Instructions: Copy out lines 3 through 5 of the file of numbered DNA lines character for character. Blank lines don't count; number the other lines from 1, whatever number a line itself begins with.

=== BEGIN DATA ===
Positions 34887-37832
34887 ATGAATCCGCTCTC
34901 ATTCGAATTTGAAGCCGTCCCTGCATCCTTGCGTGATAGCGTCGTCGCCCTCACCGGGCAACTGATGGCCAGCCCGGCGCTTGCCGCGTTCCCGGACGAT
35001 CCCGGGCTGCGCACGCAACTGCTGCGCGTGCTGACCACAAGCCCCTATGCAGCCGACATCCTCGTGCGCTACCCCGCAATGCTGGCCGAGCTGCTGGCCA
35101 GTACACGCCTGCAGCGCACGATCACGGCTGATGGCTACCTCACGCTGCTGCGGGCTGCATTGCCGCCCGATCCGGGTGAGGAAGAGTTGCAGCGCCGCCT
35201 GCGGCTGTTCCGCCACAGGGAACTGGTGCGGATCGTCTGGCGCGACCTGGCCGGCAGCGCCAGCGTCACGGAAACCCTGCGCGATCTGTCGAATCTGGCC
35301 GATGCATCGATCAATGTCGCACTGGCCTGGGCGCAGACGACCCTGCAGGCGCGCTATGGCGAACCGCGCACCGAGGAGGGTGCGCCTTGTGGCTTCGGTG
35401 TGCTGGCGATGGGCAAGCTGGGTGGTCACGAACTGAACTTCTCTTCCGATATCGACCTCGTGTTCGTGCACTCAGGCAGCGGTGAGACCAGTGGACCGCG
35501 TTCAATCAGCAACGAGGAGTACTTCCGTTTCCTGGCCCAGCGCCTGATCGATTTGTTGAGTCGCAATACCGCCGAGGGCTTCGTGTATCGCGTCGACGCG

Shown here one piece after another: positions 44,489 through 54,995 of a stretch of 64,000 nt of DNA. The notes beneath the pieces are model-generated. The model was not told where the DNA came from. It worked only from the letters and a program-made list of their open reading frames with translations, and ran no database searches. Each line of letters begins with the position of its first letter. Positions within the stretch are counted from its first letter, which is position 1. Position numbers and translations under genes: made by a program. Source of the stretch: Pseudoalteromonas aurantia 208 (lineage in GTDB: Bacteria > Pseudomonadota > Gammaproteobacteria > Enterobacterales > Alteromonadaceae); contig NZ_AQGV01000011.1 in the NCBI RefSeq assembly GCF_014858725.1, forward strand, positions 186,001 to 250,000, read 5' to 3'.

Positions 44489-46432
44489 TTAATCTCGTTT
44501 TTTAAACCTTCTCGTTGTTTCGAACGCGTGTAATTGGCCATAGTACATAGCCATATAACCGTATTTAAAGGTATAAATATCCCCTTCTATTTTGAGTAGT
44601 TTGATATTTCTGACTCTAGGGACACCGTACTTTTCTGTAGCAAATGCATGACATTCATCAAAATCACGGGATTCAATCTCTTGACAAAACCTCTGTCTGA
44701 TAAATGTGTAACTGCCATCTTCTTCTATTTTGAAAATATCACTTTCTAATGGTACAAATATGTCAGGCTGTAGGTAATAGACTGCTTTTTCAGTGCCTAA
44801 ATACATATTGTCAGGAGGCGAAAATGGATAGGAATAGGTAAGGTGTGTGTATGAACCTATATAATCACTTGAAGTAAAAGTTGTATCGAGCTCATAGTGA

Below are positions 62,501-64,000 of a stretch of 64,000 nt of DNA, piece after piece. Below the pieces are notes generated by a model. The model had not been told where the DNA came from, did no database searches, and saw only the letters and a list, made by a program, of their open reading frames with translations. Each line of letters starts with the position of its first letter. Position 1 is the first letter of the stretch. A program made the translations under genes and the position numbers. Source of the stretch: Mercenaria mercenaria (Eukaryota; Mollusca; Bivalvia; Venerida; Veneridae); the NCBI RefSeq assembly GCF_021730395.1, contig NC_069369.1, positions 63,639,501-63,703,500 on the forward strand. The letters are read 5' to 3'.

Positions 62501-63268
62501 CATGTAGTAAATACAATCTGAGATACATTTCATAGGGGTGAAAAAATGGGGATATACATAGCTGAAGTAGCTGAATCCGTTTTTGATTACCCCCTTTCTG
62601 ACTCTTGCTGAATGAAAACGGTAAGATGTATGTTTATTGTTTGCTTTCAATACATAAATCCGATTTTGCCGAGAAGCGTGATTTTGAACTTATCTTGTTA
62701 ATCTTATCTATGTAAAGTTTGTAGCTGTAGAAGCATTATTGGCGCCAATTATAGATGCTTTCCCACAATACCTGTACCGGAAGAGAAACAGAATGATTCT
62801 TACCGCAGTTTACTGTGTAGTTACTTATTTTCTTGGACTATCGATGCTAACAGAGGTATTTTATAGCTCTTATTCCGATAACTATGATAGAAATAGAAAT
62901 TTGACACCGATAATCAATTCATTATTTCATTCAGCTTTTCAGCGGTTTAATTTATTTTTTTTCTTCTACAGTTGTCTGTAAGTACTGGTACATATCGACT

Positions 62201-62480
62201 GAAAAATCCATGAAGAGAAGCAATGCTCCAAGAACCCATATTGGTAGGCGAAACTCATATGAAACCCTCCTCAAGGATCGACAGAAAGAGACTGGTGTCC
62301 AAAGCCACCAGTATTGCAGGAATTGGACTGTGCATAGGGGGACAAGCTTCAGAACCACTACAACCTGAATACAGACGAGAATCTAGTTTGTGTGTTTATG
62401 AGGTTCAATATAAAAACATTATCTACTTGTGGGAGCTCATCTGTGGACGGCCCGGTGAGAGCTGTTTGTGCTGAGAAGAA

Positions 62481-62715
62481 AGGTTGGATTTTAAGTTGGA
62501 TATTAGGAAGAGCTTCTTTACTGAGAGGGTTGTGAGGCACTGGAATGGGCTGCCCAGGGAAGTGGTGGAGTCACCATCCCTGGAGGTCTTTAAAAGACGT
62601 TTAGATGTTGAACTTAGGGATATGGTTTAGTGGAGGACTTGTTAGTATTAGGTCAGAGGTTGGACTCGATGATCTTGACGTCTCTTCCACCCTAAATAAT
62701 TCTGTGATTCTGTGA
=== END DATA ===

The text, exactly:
34901 ATTCGAATTTGAAGCCGTCCCTGCATCCTTGCGTGATAGCGTCGTCGCCCTCACCGGGCAACTGATGGCCAGCCCGGCGCTTGCCGCGTTCCCGGACGAT
35001 CCCGGGCTGCGCACGCAACTGCTGCGCGTGCTGACCACAAGCCCCTATGCAGCCGACATCCTCGTGCGCTACCCCGCAATGCTGGCCGAGCTGCTGGCCA
35101 GTACACGCCTGCAGCGCACGATCACGGCTGATGGCTACCTCACGCTGCTGCGGGCTGCATTGCCGCCCGATCCGGGTGAGGAAGAGTTGCAGCGCCGCCT